Concern that unilateral greenhouse gas emission reductions could foster carbon leakage and undermine the international competitiveness of domestic industry has led to growing calls for carbon-based border-tax adjustments (BTAs). This paper uses a global general equilibrium model to assess the economic effects of BTAs and comes to three main conclusions. First, BTAs can reduce carbon leakage if the coalition of countries taking action to reduce emissions is small, because in this case leakage (while typically small) mainly occurs through international trade competitiveness losses rather than through declines in world fossil fuel prices that trigger rising carbon intensities outside the region taking action. Second, the welfare impacts of BTAs are small, and typically slightly negative at the world level. Third, and perhaps more strikingly, BTAs do not necessarily curb the output losses incurred by the domestic energy intensive-industries (EIIs) they are intended to protect in the first place. This is in part because taken as a whole, EIIs in industrialised countries make important use of carbon-intensive intermediate inputs produced by EIIs in other geographical areas. Another, deeper explanation is that EIIs are ultimately more adversely affected by carbon pricing itself, and the associated contraction in market size, than by any international competitiveness losses. These findings are shown to be robust to key model parameters, country coverage and design features of BTAs.Did you get all that? No? Ok, then please allow me to translate that into slightly-less-nerdy prose: where a country has imposed draconian climate change-mitigation policies like cap-and-trade or a carbon tax, carbon tariffs won't protect that country's energy-intensive domestic industries (e.g., steel, aluminum, chemicals, and paper) against foreign competition that isn't burdened with a similar climate change-mitigation system. The reason: the domestic system will itself cost domestic industries far more than they would lose in business to the unburdened foreign competition. In short, carbon tariffs can't help save American manufacturers under a cap-and-trade system because the system itself, not foreign competition, will kill those companies.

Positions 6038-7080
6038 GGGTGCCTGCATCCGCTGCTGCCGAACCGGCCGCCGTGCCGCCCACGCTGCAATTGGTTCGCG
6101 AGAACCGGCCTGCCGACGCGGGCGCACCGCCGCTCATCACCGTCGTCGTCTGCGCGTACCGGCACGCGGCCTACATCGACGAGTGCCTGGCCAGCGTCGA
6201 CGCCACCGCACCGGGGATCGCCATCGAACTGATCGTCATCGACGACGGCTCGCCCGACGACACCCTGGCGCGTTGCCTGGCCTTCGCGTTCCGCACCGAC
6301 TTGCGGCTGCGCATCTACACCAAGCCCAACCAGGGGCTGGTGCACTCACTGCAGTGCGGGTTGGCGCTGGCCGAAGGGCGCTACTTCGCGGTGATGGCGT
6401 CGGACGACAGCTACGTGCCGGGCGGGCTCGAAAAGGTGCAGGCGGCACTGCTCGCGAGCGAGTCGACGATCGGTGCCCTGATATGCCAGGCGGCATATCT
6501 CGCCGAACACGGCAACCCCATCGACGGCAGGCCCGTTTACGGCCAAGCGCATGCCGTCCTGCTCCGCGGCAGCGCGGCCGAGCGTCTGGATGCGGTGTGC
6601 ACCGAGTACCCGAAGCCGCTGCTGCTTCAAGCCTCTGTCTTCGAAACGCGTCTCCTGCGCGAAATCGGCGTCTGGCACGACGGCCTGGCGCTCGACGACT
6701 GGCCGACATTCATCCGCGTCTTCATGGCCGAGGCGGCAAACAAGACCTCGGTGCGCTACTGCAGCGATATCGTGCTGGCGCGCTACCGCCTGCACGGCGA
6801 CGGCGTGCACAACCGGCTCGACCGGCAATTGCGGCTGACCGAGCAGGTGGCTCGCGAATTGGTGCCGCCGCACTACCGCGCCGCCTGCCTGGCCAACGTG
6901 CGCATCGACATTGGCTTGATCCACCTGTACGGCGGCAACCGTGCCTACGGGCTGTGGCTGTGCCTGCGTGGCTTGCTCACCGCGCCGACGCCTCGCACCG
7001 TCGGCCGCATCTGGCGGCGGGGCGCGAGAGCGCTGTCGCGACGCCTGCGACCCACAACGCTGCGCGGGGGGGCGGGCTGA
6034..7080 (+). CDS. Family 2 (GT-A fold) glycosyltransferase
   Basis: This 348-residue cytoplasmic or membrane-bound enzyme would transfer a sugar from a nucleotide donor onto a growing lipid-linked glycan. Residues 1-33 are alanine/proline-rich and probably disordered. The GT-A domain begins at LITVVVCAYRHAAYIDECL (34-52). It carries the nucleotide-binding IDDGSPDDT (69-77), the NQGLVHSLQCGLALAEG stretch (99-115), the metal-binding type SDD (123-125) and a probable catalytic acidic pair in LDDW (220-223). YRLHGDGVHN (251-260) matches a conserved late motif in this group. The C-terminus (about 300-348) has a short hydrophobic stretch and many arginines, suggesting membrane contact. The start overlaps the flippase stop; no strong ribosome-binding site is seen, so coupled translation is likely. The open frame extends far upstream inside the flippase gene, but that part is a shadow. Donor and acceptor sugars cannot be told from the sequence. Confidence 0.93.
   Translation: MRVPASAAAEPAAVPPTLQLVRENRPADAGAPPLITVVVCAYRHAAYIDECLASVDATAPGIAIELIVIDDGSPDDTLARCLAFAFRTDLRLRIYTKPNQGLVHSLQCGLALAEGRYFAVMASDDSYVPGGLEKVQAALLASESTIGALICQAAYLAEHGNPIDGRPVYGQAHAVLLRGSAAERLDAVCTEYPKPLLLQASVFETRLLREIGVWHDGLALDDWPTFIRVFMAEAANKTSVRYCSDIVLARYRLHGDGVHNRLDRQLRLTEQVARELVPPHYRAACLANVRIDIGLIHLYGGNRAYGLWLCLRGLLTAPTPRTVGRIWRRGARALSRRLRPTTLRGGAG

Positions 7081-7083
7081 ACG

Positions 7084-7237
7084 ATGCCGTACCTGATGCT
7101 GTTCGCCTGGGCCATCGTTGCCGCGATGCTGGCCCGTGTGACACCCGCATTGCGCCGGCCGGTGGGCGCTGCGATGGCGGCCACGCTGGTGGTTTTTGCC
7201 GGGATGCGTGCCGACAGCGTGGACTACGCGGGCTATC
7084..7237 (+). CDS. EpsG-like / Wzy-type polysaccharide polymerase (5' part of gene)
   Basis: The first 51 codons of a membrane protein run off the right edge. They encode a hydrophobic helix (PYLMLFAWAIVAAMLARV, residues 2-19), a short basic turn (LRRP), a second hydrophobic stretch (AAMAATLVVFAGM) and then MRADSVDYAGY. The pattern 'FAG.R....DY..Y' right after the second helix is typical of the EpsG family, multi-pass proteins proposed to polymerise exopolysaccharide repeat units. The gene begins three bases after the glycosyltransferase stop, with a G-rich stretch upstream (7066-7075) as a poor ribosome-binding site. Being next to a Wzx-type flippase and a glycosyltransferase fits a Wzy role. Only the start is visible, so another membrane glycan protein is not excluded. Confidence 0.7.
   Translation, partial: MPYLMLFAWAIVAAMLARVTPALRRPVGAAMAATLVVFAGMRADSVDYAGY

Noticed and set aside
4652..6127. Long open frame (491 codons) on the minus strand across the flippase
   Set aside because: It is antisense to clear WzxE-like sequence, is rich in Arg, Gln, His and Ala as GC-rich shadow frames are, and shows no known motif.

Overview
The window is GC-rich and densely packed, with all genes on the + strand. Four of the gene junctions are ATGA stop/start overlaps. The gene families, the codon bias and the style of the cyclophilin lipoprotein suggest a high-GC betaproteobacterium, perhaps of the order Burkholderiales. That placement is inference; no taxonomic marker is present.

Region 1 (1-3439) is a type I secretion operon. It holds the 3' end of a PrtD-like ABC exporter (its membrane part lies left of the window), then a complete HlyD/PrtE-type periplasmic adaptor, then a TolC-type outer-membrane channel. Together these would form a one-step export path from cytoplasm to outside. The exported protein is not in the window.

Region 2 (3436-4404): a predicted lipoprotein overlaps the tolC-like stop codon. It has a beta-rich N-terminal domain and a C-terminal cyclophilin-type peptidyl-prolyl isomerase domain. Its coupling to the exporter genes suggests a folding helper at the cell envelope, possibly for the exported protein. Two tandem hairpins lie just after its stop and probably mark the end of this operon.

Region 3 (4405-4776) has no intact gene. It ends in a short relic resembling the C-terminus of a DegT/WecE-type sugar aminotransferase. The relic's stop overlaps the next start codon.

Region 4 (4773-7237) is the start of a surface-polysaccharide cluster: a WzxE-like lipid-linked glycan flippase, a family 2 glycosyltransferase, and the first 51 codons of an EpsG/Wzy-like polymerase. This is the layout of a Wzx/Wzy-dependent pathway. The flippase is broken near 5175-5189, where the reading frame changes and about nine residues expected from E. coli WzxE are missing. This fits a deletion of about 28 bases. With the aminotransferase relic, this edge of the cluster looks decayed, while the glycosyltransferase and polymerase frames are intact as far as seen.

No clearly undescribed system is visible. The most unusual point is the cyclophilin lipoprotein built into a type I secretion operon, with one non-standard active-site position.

Now it sure would've been nice to have this study completed before carbon tariffs were pronounced dead in America's 111th Congress, but, hey, better late than never. Indeed, as I said last week, the threat of carbon tariffs, stemming for example from the EPA's forthcoming greenhouse gas regulations, still roams the earth like a brain-thirsty zombie, so consider the OECD study to be yet another bullet in your sidearm should the nasty carbon tariffs corpse rise from the grave and start looking for fresh meat.
(I know, I know: I took the metaphor too far. I'll stop now.)